I have noticed another pattern in Ms. Bourne's heroes: they all seem to know right away that the heroine is the woman for them and they don't seem to fight that knowledge. They are what I would call stealth seducers. They won't let up until they have the heroine enthralled - which might be really close to being possessive. Now, if I hadn't been glomming these books I may not have noticed these silent possessive seducers, but I have. However, at this point that doesn't bother me. I think that may be due to the fact that just when the hero becomes too quietly domineering, he backs off and allows breathing space for our heroine.

Overall, The Spymaster's Lady is another rip-roaring thrilling, story. I really don't like to gush - I'm really not the type of person who gushes, but I'm really enjoying these books.

Time/Place: England/France 1802
Sensuality: Warm/Hot


The Forbidden Rose by Joanna Bourne

December 3, 2014

Glomming is great!
For those of you who are interested in the Spymasters series by Joanna Bourne, a word of warning. These books were not written and published in chronological order. So, even though The Forbidden Rose was the third book released, it is actually the first book in the series. This is the order they should be read:  The Forbidden Rose, The Spymaster's Lady, Rogue Spy, My Lord and Spymaster, and The Black Hawk. Of course, the way Ms. Bourne has written this series means that she can squeeze another book anywhere into the series - pretty tricky, Ms. Bourne!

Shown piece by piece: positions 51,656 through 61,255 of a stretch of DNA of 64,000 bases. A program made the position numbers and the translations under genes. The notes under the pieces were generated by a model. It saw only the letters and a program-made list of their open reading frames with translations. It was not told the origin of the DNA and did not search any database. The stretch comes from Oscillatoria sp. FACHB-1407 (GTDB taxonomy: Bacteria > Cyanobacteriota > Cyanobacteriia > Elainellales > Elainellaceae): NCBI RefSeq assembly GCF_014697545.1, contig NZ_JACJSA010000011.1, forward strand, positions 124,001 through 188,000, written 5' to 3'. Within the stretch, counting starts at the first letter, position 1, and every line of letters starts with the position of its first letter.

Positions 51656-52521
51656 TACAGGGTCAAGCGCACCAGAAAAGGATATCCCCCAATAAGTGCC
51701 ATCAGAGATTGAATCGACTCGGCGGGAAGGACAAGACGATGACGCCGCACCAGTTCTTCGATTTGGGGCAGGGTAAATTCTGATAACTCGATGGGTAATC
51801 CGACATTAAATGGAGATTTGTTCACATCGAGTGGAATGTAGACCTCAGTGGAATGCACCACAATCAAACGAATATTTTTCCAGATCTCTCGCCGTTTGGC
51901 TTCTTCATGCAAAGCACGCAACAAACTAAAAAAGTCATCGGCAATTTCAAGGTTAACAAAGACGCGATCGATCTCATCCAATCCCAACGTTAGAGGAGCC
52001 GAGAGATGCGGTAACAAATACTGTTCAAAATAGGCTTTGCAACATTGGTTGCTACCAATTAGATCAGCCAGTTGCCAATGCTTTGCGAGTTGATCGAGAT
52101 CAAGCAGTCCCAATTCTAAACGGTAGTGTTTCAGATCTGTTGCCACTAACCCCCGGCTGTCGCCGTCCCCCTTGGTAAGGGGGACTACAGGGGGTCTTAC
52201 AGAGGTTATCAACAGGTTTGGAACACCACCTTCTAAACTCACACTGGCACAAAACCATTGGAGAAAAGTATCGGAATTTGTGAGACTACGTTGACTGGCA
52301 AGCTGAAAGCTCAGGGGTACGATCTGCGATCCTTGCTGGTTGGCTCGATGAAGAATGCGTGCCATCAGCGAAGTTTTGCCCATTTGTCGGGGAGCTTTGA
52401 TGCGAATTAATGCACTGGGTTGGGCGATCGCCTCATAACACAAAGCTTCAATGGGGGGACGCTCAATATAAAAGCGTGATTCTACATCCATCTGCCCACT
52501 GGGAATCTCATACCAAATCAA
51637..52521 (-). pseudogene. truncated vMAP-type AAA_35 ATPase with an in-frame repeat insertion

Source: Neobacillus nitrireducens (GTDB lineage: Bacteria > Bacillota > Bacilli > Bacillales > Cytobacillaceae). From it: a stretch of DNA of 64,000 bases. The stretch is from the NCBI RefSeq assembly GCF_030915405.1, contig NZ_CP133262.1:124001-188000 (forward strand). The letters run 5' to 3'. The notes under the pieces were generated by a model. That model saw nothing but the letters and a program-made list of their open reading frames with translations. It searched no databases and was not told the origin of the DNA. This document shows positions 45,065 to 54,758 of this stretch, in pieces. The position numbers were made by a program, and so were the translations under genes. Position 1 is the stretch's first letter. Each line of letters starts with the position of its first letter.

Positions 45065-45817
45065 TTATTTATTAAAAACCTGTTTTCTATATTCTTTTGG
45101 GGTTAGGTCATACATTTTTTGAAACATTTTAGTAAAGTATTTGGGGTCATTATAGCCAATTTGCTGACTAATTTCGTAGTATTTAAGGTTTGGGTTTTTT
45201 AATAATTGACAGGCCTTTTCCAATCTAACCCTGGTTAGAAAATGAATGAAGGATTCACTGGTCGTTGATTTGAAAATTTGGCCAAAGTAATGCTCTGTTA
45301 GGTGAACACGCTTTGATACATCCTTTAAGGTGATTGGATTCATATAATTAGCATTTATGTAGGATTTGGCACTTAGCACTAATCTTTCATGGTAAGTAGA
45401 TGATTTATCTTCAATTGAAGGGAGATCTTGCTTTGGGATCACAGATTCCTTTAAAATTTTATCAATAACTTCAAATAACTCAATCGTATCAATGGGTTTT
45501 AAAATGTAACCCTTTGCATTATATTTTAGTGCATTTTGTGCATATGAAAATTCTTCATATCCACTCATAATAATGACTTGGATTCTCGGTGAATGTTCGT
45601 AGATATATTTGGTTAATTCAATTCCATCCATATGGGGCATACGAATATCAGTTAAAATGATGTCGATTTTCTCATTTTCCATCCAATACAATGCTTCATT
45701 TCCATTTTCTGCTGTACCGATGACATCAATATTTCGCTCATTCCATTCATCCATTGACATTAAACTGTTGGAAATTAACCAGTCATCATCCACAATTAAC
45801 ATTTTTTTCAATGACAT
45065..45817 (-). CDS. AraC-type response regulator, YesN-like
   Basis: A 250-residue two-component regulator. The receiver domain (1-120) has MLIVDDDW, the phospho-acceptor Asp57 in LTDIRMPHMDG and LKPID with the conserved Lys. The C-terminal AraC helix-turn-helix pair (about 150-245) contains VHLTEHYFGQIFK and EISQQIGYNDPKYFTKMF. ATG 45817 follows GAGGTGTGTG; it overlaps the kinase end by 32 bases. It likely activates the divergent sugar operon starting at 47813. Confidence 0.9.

The time period in The Forbidden Rose is 1794, and is one of those underutilized time periods for romance. Maybe that's because it was such an alarming time to have been born in that it doesn't make for a good romance, especially if one were living in France. Just the moniker "Reign of Terror" says it all. In this book we don't have Napoleon; we have an even more threatening villain, Robespierre. This may not be a good time period for romance (although I think it is,) but it's perfect for daring-do, spies, intrigue, thrills, chills, and chases down dark alleys.